Ask The Experts: Indexable Inserts

Published Date
March 21,2022 - 12:30:pm

Cutting Tool Engineering's April 2022 issue includes a feature article about double-sided inserts and high-feed indexable insert milling tools that can help reduce production costs. To supplement this report online, CTE will host a webinar at 10 a.m. (CST) on Wednesday, April 20, titled "Ask The Experts: Indexable Inserts." Robert Bokram, cutting tools product manager with Ceratizit USA will take a deeper dive into recent technological advancements that now allow toolmakers to produce inserts that they "could only dream about in the past." Moderating the webinar will be Keith Jennings, CTE’s long-time Machinist’s Corner columnist and former president of Crow Corp., a family owned machine shop located in Tomball, Texas.

Related Glossary Terms

  • gang cutting ( milling)

    gang cutting ( milling)

    Machining with several cutters mounted on a single arbor, generally for simultaneous cutting.

  • indexable insert

    indexable insert

    Replaceable tool that clamps into a tool body, drill, mill or other cutter body designed to accommodate inserts. Most inserts are made of cemented carbide. Often they are coated with a hard material. Other insert materials are ceramic, cermet, polycrystalline cubic boron nitride and polycrystalline diamond. The insert is used until dull, then indexed, or turned, to expose a fresh cutting edge. When the entire insert is dull, it is usually discarded. Some inserts can be resharpened.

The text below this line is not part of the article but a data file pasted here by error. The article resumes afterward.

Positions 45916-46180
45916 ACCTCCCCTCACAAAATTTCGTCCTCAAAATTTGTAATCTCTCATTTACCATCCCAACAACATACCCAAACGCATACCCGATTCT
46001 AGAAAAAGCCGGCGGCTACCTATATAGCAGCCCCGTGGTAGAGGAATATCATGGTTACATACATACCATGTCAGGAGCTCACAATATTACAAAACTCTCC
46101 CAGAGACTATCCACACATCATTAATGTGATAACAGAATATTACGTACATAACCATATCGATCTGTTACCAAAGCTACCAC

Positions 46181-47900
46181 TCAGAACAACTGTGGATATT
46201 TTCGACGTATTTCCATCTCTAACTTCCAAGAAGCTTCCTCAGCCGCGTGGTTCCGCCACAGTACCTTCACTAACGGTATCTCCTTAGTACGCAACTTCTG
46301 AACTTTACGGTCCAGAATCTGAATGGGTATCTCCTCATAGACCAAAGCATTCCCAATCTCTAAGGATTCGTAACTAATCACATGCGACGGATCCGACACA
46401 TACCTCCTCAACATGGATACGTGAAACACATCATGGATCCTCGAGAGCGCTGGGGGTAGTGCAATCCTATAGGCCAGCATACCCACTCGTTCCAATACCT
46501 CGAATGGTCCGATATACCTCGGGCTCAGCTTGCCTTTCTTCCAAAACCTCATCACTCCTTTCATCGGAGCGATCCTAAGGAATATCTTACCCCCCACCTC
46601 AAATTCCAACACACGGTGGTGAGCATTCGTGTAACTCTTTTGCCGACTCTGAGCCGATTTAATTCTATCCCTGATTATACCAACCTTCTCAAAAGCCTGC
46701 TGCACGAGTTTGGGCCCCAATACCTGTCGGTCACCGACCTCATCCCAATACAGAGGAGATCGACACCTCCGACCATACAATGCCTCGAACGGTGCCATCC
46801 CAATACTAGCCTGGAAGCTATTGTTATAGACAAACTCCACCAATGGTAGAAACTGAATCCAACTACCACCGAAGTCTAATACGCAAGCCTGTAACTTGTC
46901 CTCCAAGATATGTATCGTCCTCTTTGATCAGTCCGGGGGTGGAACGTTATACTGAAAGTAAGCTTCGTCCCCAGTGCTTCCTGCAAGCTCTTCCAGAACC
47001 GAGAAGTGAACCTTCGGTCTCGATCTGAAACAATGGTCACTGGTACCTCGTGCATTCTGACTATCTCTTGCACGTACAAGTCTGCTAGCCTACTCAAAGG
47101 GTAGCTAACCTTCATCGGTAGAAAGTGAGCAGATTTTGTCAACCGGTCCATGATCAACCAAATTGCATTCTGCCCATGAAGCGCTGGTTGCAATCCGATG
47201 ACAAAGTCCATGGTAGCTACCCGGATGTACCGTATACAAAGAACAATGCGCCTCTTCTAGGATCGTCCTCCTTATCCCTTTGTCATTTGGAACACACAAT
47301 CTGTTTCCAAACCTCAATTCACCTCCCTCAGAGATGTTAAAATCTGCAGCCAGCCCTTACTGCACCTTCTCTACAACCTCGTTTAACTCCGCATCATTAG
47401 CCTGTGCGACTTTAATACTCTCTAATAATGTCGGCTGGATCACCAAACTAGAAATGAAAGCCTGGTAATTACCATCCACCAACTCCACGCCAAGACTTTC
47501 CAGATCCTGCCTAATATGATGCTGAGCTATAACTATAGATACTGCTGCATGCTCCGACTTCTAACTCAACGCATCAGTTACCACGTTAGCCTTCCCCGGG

• milling

    milling

    Machining operation in which metal or other material is removed by applying power to a rotating cutter. In vertical milling, the cutting tool is mounted vertically on the spindle. In horizontal milling, the cutting tool is mounted horizontally, either directly on the spindle or on an arbor. Horizontal milling is further broken down into conventional milling, where the cutter rotates opposite the direction of feed, or “up” into the workpiece; and climb milling, where the cutter rotates in the direction of feed, or “down” into the workpiece. Milling operations include plane or surface milling, endmilling, facemilling, angle milling, form milling and profiling.